Here’s a preview of what we may look for round by round:

In the 32s:
– #9 Ecuadorian Fernando Rios takes on #24 Dominican Ramon de Leon in an IRF-worthy first rounder.
– #3 Colombian Mario Mercado takes on #30 Guatemalan Javier Martinez in a tough first rounder for the top-10 IRT pro.
– #23 David Ortega takes on #10 Christian Longoria in an interesting first rounder between two former Mexican junior phenoms.

In the 16s:
– #8 Ernesto Ochoa likely takes on Rios in a great 8/9 seed match-up
– #5 Alan Natera Chavez takes on #12 Lalo Portillo in a great match-up. Natera is a very dangerous player (he beat both Charlie Pratt and Sebastian Franco in Chihuahua earlier this summer), while Portillo has been steadily rising in the pro ranks. Could be a statement win for Portillo if he can handle Natera.
– #3 Mercado likely takes on Dominica #1 Luis Perez, who had some really solid results earlier this year at the PARCs (beating Camacho, Murray and Ugalde). Might be a trip-up match for Mercado.

Projecting the quarters:
– #1 Andree Parrilla vs #8 Ochoa: ignore the seeds; this is no easy match for Parrilla, who has lost to Ochoa twice in the last calendar year. Ochoa was upset in the 32s last event, but has the talent to beat anyone in this draw, and I think he has Parrilla’s number. Parrilla was down to Keller in the Black Gold cup before advancing and may be vulnerable.
– #5 Natera vs #4 Gerardo Franco Gonzalez. they met in the Open draw in the last IRT event in Syosset, a Franco win. But I think Natera is the better player right now and is coming off a solid Chihuahua event. 
– #3 Mercado vs #6 Javier Mar; if Mercado can survive the gauntlet of early round opponents, he likely ends his run here at the hands of Mar, the most talented player in the draw irrespective of seeding.
– #2 Rodrigo Montoya Solis vs #7 Javier Estrada. A rematch of the final of the stacked Black Gold event two weekends ago, won by Estrada in a tiebreaker as he achieved a career win. Can he follow up his performance in another city, against another stacked draw? I’m going to go with Estrada again; he’s got the hot hand.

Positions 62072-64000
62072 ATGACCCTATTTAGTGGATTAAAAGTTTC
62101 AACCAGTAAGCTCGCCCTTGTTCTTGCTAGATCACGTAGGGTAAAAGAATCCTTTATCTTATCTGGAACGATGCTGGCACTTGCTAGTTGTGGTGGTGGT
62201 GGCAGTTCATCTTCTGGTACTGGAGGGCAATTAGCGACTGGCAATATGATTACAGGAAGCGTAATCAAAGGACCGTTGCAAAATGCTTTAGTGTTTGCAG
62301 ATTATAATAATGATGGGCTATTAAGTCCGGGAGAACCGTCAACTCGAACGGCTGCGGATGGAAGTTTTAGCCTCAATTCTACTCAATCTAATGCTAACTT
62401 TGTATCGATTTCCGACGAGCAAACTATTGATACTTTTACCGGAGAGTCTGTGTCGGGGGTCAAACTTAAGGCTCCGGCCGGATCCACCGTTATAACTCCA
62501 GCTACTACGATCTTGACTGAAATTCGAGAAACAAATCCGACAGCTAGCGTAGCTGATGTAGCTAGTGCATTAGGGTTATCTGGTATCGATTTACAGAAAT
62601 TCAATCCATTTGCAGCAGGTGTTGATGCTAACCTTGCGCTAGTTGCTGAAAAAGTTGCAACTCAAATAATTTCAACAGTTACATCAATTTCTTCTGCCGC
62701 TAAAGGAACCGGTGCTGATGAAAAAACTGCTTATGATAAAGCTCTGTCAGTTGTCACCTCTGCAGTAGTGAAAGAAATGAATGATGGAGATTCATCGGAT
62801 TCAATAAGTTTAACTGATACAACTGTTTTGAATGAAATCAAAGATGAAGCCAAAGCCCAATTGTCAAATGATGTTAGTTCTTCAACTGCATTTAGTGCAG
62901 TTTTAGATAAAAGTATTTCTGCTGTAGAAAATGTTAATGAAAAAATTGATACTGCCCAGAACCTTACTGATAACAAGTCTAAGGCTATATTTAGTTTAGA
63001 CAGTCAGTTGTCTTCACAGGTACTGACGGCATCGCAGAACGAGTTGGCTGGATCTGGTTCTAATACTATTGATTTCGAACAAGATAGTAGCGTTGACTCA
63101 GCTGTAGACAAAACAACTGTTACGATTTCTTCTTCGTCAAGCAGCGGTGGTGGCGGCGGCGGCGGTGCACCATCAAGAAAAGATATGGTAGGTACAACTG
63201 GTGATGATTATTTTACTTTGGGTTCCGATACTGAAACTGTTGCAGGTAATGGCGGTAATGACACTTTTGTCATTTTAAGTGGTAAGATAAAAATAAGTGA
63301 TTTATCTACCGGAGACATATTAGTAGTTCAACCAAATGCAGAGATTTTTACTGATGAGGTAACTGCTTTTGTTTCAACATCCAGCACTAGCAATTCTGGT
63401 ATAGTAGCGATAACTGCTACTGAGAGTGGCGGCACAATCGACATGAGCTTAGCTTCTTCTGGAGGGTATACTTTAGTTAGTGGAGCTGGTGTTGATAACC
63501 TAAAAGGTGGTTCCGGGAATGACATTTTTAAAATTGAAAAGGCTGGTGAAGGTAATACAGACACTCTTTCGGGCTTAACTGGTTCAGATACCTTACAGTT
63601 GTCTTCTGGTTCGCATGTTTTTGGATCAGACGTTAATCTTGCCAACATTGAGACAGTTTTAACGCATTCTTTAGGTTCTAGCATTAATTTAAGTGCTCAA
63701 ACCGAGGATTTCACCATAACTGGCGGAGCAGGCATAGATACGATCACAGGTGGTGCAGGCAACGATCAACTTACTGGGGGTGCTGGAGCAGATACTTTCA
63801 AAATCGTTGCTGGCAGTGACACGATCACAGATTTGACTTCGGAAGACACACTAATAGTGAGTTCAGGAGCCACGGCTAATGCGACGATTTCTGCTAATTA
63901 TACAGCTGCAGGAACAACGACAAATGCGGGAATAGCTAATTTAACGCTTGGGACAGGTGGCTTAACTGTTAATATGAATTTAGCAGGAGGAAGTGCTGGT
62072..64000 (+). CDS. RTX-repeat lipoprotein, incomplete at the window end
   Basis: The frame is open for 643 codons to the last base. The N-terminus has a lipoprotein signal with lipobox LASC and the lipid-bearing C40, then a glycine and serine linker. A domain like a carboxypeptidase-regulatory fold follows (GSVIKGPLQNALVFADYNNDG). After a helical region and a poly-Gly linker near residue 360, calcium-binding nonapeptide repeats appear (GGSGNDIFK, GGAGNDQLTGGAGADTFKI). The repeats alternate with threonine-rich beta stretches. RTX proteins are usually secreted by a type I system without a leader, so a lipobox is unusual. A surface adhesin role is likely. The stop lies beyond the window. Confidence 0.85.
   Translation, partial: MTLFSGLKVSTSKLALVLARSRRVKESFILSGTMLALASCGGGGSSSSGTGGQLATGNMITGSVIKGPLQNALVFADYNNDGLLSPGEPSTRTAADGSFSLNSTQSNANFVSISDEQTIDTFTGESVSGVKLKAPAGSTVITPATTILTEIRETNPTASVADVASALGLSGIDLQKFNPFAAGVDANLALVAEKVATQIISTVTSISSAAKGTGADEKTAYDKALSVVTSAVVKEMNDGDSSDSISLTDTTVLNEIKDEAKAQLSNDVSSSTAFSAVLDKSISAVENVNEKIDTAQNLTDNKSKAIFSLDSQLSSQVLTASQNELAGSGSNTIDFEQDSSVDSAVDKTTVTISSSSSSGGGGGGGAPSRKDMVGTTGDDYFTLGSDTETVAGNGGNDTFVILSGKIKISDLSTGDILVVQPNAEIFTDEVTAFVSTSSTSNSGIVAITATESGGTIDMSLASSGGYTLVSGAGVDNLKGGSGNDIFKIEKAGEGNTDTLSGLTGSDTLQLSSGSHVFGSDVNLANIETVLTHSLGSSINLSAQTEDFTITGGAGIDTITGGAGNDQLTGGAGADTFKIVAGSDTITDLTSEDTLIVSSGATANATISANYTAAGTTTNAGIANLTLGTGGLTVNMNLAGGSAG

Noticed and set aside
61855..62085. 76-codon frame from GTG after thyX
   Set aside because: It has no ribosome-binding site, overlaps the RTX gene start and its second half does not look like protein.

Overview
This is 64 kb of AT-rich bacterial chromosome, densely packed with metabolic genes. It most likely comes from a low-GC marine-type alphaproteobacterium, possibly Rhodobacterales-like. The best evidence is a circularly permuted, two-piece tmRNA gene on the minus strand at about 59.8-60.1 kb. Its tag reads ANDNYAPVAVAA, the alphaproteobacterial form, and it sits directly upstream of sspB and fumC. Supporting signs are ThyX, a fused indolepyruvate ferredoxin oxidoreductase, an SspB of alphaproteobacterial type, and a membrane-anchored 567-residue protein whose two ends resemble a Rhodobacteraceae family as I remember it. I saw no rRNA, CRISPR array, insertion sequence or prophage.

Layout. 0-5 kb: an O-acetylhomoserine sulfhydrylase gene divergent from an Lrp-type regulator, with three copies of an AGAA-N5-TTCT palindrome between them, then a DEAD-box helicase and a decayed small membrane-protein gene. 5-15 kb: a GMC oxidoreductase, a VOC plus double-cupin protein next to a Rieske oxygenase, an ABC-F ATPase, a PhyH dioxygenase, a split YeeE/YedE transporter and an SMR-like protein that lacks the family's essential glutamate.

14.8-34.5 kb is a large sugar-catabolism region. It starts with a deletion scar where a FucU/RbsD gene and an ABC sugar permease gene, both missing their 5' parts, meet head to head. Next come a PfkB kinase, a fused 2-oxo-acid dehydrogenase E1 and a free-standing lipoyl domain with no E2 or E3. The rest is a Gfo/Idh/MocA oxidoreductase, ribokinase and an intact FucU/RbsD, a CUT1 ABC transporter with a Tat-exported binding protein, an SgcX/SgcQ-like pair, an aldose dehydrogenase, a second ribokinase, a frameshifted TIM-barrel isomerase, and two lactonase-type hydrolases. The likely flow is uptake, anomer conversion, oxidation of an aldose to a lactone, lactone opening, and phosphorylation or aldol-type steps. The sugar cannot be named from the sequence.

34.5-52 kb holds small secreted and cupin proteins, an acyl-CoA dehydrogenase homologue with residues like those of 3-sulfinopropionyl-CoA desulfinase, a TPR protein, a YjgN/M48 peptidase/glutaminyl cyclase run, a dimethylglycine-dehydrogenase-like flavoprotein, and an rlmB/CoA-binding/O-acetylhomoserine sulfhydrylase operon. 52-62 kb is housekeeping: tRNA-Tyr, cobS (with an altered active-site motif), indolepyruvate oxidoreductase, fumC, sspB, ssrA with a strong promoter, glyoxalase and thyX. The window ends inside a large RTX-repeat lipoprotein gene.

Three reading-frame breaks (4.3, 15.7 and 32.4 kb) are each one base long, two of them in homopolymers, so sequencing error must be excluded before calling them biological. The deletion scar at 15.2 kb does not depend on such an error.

Predicting the semis:
– Natera over Ochoa ; they’ve played twice in the last couple of years, both Natera wins. 
– Mar over Estrada; I think Mar can handle Estrada’s power and advances, but this will be an excellent test for Estrada, as Mar can hang with anyone in the world.

Final: Mar over Natera, a rematch from 2018’s Mexican Nationals where Natera upset Mar … so this match-up if it happens could go eithe rway.

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Women’s Singles

17 players in this draw, with a slew of top LPRT players and a very international look and feel. I count 6 different countries represented here, with a number of players clearly looking for competition ahead of the Pan Am games. Here’s a quick preview:

In the 16s:
– #8 Marie Gomar, fresh off of an appearance at National Masters, takes on the recovering former top-4 pro Jessica Parrilla in the opener.
– #5 Amaya Cris takes on #12 Maria Renee Rodríguez, I have the Colombian 6-1 over the Guatemalan here career across pro and int’l events, and even though they’re neck and neck in the pro ranks Amaya should advance.
– #6 Chilean Carla Muñoz Montesinos takes on dangerous Dominican int’l #11 Mery Nanyely Ortiz in an IRF-flavored match.

Projected quarters:
– #1 Montse Mejia vs #9 Parrilla; this will be an excellent test for Mejia, who has the talent to beat any of her country-mates but who generally doesn’t face a player of the calibre of Parrilla. 
– #4 Alexandra Herrera vs #5 Amaya: two LPRT pros who rarely meet; they’ve played four times … but none since May of 2016. Herrera should advance.
– #3 Samantha Salas Solis vs #6 Munoz: they’ve met 8 times between IRF and LPRT events … and Salas has won all 8. 
– #2 Paola Longoria vs #7 Pazita Muñoz Albornoz; the Ecuadorian #1 has a long history against the Mexican #1; they’ve played 10 times dating to 2006 between IRF and LPRT events. Longoria is 10-0 in those match-ups.

Projecting the Semis:
– Mejia over Herrera; they havn’t played since 2017. I think Mejia can outlast Herrera in a game-to-3 format.
– Longoria over Salas: in what normally is the tourney final, these two face off in the semis. Longoria holds a 58-3 career record over her doubles partner … so its hard not to predict anything but a Paola win.

Predicted final: Longoria over Mejia. Mejia shocked the world topping Longoria at Mexican Nationals earlier this year, but Longoria handled their late pro season meetings and will stay focused to take this title.

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Doubles

15 teams in the Men’s Doubles: I like the experienced #1 Mar/Montoya over #5 Natera/Mercado in one semi, the solid #2 Ochoa/Estrada over the youngster team of Parrilla/Portillo in the other semi, and for #1 over #2 in the final.

8 teams in the Women’s doubles, highlighted by the #1 Longoria/Salas team, which is essentially unbeatable. Look for Longora/Salas to take out the Ecuadorian National team of Munoz/Munoz in one semi, and for the former Mexican champion team of Herrera/Mejia to take out Amaya/Munuz in the other semi. Hard to predict a Longoria/Salas loss in the final, but its happened before to the lefty/righty combo of Herrera/Mejia.

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Looks like a great event; hopefully we see some streaming. The host club in SLP has a great side-wall glass court for streaming options.

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International Racquetball Tour RKT Federación Mexicana de RaquetbolInternational Racquetball Federation – IRF LPRT